He was thrilled by the letter from The Horse Trust following the awards ceremony. Paul Jepson, chief executive of the Trust, wrote: "I can think of no one who has demonstrated a more consistently high standard of farriery over many years and you are a worthy champion."
Note: The Horse Trust was established in 1886 and is the oldest equine charity in the world. They are leading funding source in the UK for research into strangles, sweet itch, ragwort poisoning, colic and laminitis and fund many meetings and horse health initiatives. Over £20 million (approx. $40 million US) has been invested by the Trust in research and education.
Monday, December 03, 2007
Pergolide mesylate, a drug used to treat Parkinson's disease in humans, was withdrawn voluntarily from the market in March 2007 because it was reported to carry a risk of serious heart-valve damage in humans. Equine veterinarians also prescribe the drug for horses with equine Cushing's Syndrome.
The withdrawal of the drug for human use had an unintended but serious side effect in barns, stables and pastures throughout the United States and left equine veterinarians scrambling for an alternative -- and legal -- source of this critical medicine.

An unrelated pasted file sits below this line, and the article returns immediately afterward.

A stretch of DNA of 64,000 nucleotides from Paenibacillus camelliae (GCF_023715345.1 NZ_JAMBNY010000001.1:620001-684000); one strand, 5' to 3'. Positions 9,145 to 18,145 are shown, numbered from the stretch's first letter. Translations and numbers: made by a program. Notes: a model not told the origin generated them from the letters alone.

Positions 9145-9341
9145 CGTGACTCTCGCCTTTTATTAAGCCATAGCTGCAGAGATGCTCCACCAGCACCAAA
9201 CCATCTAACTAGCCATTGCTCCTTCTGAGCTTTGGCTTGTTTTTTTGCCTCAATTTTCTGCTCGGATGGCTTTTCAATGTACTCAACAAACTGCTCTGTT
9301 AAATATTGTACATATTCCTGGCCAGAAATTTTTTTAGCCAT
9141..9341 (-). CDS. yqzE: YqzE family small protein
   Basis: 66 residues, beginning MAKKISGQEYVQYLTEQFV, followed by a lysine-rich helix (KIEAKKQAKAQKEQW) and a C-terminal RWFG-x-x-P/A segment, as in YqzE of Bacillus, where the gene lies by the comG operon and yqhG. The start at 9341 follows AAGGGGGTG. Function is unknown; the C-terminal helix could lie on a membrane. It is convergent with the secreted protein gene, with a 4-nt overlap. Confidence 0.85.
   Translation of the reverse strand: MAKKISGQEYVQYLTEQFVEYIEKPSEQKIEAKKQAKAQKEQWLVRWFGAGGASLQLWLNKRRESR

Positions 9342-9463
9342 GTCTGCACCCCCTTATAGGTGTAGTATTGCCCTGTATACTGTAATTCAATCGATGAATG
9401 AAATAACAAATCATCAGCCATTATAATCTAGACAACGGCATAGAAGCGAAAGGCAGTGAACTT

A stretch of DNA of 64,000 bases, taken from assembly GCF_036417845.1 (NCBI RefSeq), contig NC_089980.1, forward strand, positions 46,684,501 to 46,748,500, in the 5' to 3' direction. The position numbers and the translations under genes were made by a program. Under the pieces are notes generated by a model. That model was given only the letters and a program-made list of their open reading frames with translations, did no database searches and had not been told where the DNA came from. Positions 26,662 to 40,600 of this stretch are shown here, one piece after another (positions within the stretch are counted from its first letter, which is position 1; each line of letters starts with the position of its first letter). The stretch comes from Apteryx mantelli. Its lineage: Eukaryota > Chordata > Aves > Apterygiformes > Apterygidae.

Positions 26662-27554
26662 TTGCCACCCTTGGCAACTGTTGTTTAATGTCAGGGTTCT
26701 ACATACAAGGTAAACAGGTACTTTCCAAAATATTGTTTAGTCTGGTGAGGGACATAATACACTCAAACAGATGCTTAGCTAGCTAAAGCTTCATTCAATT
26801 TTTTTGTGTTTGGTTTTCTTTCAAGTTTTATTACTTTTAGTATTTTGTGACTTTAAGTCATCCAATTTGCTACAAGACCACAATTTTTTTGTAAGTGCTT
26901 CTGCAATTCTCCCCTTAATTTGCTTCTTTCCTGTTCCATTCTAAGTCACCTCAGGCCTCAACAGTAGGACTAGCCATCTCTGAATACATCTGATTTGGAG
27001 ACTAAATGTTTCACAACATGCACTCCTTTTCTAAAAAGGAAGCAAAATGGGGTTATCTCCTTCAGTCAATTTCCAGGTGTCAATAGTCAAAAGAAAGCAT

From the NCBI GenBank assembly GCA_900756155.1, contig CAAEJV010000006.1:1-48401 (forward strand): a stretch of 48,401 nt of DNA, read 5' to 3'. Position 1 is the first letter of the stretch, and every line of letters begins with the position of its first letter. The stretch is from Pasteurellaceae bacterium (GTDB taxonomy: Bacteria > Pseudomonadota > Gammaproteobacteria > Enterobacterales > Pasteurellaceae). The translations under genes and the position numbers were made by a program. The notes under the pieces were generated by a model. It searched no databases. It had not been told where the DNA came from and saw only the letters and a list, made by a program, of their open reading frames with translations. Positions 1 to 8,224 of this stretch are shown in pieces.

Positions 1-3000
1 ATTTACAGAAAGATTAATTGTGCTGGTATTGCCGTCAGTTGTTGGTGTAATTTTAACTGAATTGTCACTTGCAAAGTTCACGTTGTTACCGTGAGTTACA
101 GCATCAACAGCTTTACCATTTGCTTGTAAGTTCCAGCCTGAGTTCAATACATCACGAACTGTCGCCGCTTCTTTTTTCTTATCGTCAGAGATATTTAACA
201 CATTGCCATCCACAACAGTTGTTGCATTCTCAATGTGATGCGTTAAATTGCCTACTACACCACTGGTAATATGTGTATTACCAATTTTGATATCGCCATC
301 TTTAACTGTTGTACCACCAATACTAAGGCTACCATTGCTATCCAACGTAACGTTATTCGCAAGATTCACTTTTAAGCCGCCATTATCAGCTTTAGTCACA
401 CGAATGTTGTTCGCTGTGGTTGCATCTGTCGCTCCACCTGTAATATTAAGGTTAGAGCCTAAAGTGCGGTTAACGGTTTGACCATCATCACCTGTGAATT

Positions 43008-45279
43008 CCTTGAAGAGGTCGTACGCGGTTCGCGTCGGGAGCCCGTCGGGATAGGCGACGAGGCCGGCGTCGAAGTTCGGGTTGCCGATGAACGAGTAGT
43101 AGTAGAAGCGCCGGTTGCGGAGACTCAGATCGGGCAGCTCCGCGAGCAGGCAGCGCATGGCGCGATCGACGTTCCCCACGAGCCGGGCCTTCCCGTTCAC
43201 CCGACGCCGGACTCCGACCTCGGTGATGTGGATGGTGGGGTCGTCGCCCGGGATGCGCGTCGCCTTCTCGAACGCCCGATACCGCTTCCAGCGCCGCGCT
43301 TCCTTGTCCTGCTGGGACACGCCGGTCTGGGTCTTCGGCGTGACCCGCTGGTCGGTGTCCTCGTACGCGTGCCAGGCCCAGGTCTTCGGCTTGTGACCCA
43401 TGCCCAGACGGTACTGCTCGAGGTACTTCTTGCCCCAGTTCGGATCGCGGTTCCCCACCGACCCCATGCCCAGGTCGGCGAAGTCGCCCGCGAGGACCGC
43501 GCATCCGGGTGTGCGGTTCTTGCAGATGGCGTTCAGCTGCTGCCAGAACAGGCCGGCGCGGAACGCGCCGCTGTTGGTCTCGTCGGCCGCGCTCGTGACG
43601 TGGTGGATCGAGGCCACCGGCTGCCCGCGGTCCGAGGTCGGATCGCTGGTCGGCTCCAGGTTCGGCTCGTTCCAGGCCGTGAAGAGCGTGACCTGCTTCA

Under the Animal Medicinal Drug Use Clarification Act of 1994, veterinarians are permitted to prescribe drugs intended for human use in "extra-label" uses in animals. According to the FDA's Center for Veterinary Medicine (CVM), compounding pergolide from bulk substances for animal use is permitted in response to a valid veterinary prescription to treat an affected horse. The FDA was sufficiently concerned about the market withdrawal of pergolide that it announced that it will "work with sponsors interested in seeking approval of a new animal drug application for the use of pergolide to treat Cushing's Syndrome in horses," according to Wedgewood.